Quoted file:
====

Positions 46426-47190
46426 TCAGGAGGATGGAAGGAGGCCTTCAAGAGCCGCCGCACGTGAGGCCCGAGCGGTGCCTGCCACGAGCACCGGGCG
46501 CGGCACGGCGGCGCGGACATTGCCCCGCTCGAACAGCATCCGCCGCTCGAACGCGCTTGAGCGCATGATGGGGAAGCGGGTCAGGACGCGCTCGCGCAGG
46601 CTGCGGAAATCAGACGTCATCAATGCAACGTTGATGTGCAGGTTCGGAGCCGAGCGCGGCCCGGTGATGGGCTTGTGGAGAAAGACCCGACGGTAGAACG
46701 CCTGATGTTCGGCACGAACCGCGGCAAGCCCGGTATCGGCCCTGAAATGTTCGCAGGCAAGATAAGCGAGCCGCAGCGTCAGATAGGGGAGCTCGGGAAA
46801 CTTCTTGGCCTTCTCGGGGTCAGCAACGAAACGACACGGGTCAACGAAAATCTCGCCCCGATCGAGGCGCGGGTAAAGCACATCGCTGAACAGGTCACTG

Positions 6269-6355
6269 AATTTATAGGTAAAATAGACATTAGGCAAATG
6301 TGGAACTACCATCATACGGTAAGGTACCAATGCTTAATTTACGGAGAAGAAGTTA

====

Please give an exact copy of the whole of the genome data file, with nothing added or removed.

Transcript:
Positions 46426-47190
46426 TCAGGAGGATGGAAGGAGGCCTTCAAGAGCCGCCGCACGTGAGGCCCGAGCGGTGCCTGCCACGAGCACCGGGCG
46501 CGGCACGGCGGCGCGGACATTGCCCCGCTCGAACAGCATCCGCCGCTCGAACGCGCTTGAGCGCATGATGGGGAAGCGGGTCAGGACGCGCTCGCGCAGG
46601 CTGCGGAAATCAGACGTCATCAATGCAACGTTGATGTGCAGGTTCGGAGCCGAGCGCGGCCCGGTGATGGGCTTGTGGAGAAAGACCCGACGGTAGAACG
46701 CCTGATGTTCGGCACGAACCGCGGCAAGCCCGGTATCGGCCCTGAAATGTTCGCAGGCAAGATAAGCGAGCCGCAGCGTCAGATAGGGGAGCTCGGGAAA
46801 CTTCTTGGCCTTCTCGGGGTCAGCAACGAAACGACACGGGTCAACGAAAATCTCGCCCCGATCGAGGCGCGGGTAAAGCACATCGCTGAACAGGTCACTG

Positions 6269-6355
6269 AATTTATAGGTAAAATAGACATTAGGCAAATG
6301 TGGAACTACCATCATACGGTAAGGTACCAATGCTTAATTTACGGAGAAGAAGTTA